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We poll the world's leading economists and compile over 1,600 individual macroeconomic forecasts to provide our clients with reliable data and analysis for 95 countries. Our reports feature the Consensus Forecast (mean average), along with best- and worst-case scenarios.

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Latest Reports

  • April 1, 2015

    Developed economies to lead growth in Q1

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  • April 22, 2015

    Latin America experiences fourth consecutive year of deceleration in 2014

    Latin America’s bumpy ride throughout 2014 ended with lackluster growth in the fourth quarter. The latest and more complete GDP data released by national statistical institutes and central banks across Latin America showed that the region’s economies grew at different tempos in the last quarter of 2014. While the economies of Argentina, Chile and Mexico gained momentum in Q4, economic activity in Colombia, Ecuador, Peru and Uruguay decelerated. Meanwhile, Brazil’s economy decreased for a second consecutive period in Q4, although the pace of contraction was more moderate than in the previous quarter. The broad spectrum of results highlights the notable divergence in growth among Latin American economies. The regional GDP estimate (excluding Venezuela, which hasn’t yet published fourth quarter figures) showed that Latin America’s economy expanded 0.7% in the fourth quarter, which was a mild improvement over the 0.6% increase registered in the previous quarter. In the full year 2014, the region grew just 1.1%, which was well below the 2.9% increase tallied in 2013. 2014’s result also marked the fourth consecutive year of deceleration.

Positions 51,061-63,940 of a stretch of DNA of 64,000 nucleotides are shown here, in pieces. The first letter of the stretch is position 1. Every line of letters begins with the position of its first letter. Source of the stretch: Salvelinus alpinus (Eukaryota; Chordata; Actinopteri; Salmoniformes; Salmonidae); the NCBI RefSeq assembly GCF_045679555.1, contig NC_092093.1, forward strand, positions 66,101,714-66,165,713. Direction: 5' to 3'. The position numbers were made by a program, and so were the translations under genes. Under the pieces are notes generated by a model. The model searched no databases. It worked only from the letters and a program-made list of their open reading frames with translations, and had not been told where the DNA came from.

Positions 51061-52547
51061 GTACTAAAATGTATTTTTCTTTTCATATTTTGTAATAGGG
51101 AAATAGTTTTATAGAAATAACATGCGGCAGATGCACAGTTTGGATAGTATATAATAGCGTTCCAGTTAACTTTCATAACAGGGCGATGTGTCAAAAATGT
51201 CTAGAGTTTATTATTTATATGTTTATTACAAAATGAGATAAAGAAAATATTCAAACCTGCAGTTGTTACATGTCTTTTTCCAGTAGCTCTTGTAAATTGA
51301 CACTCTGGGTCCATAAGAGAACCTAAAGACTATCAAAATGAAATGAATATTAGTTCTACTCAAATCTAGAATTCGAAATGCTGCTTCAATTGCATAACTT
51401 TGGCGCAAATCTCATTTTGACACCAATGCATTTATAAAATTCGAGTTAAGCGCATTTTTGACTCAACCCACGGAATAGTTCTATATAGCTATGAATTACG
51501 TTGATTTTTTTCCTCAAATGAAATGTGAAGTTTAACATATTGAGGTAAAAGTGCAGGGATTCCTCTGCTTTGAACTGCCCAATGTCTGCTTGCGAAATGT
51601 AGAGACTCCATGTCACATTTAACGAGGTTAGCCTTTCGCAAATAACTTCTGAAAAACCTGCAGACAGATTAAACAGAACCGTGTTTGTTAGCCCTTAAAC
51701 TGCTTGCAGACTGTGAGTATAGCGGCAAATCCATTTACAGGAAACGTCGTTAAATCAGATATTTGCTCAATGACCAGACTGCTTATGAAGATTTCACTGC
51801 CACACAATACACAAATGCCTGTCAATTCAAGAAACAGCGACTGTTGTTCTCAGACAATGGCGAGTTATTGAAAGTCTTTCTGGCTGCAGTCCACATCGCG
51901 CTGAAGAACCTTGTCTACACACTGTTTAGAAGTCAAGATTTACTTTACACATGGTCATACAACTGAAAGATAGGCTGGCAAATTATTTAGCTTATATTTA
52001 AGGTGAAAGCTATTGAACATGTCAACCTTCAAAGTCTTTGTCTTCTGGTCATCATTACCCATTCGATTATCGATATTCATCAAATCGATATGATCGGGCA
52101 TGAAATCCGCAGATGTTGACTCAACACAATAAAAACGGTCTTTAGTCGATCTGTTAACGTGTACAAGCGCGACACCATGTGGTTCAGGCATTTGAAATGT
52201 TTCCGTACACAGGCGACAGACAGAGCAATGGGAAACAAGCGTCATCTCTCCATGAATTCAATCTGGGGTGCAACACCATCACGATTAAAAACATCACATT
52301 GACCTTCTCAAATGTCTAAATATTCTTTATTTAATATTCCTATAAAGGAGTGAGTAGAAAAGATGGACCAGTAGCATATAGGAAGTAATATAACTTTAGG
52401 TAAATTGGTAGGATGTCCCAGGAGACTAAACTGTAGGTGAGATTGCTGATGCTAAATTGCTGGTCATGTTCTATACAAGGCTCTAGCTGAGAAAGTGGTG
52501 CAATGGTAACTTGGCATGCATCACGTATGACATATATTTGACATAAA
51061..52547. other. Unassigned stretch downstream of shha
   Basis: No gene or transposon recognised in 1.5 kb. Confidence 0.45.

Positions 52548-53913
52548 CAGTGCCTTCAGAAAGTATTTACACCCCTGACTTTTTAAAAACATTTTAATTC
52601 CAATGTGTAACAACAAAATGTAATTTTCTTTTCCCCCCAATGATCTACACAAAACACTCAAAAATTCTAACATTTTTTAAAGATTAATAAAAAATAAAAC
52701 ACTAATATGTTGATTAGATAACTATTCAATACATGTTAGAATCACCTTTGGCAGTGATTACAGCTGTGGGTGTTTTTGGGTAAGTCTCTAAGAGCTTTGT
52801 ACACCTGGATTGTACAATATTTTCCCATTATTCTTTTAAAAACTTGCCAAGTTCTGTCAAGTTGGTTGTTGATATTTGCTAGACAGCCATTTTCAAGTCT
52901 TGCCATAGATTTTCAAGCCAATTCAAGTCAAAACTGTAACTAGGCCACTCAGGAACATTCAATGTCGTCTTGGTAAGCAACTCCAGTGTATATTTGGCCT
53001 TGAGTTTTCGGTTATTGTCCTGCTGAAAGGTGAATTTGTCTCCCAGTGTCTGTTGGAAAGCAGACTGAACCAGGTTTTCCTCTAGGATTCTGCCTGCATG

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  • April 22, 2015

    Latest GDP data confirm moderation in regional economic growth 

    The economies in the region continued to grow in the last quarter of 2014, albeit at a slower pace than in the third quarter, according to latest and more complete GDP data released by national statistical offices and central banks in Central America and the Caribbean. Costa Rica’s economic growth moderated from 3.4% in Q3 to 3.0% in Q4 and Guatemala’s economy lost momentum in the last quarter of 2014 (Q4: +4.4% year-on-year; Q3: +4.7% yoy). In the Dominican Republic, the economy lost some steam in Q4, with GDP growth sliding to 6.6% from 6.8% in Q3. However, with a 7.3% expansion in 2014, it was the fastest growing economy in the region. Panama’s GDP increased 5.8% annually in Q4, which was below the 6.5% growth tallied in Q3, marking the weakest reading in five years. As a result, GDP growth for 2014 as a whole came in at 6.2%, which was the slowest growth rate since 2010. Meanwhile, Nicaragua’s economy cooled down steadily throughout the course of 2014: GDP increased 3.6% annually in Q4, which was down from the 4.1% expansion in Q3.

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  • April 29, 2015